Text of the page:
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Gatesville's Zach Mueller (5) is surrounded by Jarrell defenders and fouled while shooting during the Salado Coach Smith Memorial Tournament on Friday at Salado. Gatesville won 65-59.

“It’s not the size of the dog in the fight, but the size of the fight in the dog.”

That is Gatesville’s motto this season, and the Hornets are living up to the mantra.

For a sport typically dominated by tall athletes, senior Parker Floyd is Gatesville’s tallest player at 6-feet, 5-inches.

Floyd’s fellow Hornets average a height of 5-8.

“We’re the underdogs,” Gatesville senior guard Tyler Lewis said, “but we’ll come out and beat anyone we’re up against.”

Despite being outsized, the Hornets outplayed the competition at the recent Coach Smith Memorial Tournament last week in Salado, where their only loss came against the host team.

“We just challenge them,” Gatesville head coach Thomas Winkler said. “We’re going to be the smallest team on the court almost every game, but we probably have more heart than everyone else.

“They may be bigger, but we still have to go get it, and we’ve got guys that will attack the boards.”

Their love of the game and their desire to do whatever is needed is key to the team’s success, according to Winkler.

“They care about each other so much that they’ll sacrifice a part of themselves for the team,” he said.

At Salado, senior Tyler Hallman was hit in the face by the ball during a play against Caldwell during a 72-44 win in the tournament opener. Then, Zach Mueller dove for a loose ball on the sideline and slammed into the bleachers during the Hornets’ 54-49, third-place victory over Class 2A No. 9 Thorndale.

The players’ willingness to sacrifice for the team and play for each other stems from their history off the court.

“The chemistry is unbelievable,” Winkler said. “I don’t know if I’ve ever had this good of a team before.

“Those guys love each other, they all know their roles, they’ve all accepted their roles and they’re all trying to excel in their roles.”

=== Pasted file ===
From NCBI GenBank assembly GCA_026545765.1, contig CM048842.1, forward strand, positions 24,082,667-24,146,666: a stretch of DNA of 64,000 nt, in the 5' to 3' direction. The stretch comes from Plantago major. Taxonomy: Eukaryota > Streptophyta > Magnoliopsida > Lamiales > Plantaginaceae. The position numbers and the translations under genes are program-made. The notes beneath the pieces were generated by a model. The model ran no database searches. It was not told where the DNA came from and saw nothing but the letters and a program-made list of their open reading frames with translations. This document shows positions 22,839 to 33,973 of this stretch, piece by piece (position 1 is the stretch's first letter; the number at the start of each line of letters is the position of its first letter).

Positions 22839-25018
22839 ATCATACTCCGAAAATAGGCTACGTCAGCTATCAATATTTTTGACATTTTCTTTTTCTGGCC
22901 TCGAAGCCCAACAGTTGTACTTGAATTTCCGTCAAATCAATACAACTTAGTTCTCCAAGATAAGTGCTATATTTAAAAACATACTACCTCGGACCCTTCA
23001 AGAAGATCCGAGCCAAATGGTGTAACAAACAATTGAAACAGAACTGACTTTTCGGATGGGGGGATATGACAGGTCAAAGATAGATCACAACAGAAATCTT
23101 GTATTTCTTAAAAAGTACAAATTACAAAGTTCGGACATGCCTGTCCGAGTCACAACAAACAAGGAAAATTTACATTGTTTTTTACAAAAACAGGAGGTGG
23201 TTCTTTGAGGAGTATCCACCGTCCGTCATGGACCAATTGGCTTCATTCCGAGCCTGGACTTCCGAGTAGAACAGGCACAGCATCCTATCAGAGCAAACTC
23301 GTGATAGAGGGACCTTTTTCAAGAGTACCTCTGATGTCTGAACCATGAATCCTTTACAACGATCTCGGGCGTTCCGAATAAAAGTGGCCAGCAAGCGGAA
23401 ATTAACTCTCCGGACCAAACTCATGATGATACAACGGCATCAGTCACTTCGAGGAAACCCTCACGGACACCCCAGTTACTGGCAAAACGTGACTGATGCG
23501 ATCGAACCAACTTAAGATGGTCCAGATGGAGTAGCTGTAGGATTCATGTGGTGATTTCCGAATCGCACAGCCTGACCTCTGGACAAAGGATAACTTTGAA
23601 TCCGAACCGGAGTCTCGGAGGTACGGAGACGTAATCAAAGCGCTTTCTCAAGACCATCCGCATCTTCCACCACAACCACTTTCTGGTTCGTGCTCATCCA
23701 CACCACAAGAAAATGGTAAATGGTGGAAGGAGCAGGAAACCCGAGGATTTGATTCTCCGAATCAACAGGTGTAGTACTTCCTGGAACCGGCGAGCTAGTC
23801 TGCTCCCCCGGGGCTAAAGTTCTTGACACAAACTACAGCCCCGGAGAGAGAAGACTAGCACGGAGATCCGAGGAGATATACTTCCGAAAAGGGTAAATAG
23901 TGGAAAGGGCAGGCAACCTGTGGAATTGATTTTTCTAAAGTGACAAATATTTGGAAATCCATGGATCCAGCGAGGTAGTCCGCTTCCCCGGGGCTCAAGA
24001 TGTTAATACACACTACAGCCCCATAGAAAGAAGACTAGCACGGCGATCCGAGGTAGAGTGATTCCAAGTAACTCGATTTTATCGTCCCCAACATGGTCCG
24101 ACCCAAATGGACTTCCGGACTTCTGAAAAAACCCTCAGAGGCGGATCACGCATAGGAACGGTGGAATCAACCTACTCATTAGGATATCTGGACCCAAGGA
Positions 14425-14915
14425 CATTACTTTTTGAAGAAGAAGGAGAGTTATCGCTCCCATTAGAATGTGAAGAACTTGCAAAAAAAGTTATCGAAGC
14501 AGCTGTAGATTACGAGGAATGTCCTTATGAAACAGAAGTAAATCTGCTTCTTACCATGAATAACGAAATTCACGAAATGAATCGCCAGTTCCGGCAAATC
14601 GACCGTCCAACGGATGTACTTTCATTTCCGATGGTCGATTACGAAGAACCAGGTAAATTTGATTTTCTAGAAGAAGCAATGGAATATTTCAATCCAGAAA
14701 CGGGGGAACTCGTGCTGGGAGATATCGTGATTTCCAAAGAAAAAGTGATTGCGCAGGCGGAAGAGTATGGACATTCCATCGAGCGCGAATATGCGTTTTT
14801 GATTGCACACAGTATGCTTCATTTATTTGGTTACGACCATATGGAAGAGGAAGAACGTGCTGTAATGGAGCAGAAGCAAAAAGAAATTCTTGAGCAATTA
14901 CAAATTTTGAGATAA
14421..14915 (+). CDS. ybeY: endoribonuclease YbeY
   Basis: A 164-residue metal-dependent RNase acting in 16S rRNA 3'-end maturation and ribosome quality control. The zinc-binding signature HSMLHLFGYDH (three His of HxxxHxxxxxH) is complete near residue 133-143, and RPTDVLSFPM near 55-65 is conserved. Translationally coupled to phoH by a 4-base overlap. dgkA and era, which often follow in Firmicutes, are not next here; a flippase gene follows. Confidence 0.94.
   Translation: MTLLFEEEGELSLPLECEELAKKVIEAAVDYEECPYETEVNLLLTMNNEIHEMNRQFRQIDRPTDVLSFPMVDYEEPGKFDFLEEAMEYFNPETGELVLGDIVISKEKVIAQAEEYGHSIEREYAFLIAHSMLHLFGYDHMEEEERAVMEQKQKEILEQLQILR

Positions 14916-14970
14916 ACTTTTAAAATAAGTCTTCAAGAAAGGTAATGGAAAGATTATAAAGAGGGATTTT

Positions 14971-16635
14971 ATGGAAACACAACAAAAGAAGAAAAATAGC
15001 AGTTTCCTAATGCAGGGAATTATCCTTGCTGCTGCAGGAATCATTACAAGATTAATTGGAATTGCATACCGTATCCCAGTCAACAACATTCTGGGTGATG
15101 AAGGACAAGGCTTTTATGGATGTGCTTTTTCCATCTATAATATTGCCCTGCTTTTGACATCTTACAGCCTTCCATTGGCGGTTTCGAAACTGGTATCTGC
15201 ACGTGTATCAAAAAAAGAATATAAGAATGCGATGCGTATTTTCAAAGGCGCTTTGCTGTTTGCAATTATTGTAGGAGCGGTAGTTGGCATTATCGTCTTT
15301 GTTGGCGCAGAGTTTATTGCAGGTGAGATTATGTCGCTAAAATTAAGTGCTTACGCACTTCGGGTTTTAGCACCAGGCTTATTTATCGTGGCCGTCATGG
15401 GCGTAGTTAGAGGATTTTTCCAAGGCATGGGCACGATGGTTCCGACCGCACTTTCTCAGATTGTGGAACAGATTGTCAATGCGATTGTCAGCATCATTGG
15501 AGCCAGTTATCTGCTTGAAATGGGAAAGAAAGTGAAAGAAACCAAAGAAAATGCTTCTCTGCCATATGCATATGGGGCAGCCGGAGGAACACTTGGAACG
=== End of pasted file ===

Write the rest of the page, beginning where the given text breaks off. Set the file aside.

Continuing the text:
Lewis’ methods of leadership vary from game to game.

He might be required to score as he did against Thorndale with 30 points, but he could also be asked to facilitate the offense.

“I’m glad that I’m in a position to help this team win at all costs,” Lewis said. “We’ve played football together, we’ve all grown up together, so the chemistry is always there.”

Teammate Anthony Costas agrees.

“We really communicate well on the defensive side of the floor,” he said, “and that’s what I think helps us a lot.”

With a veteran roster consisting of 10 seniors and only three underclassmen, Gatesville left the Salado tournament with a sense of confidence, but know that there is still work to do.

“Defense and rebounding,” Hallman said. “Those are two tough things to have, but we’ll keep working on it and get better with it.

“We’re a hardworking team.”

Walking away with just one loss is one step closer to the Hornets’ preseason goal of earning a tournament championship.

“Hopefully,” Lewis said, “this gives us a little bit of confidence to know that we can go in and can beat good teams at any time.”

A victory against a ranked team also helps Gatesville propel the Hornets forward as they compete at the Glen Rose Invitational this weekend.

“We played with confidence,” said Winkler of upsetting Thorndale, “and we can continue to build that confidence, because you can’t underestimate how huge that is for players.”

fcardenas@kdhnews.com | 254-501-7562

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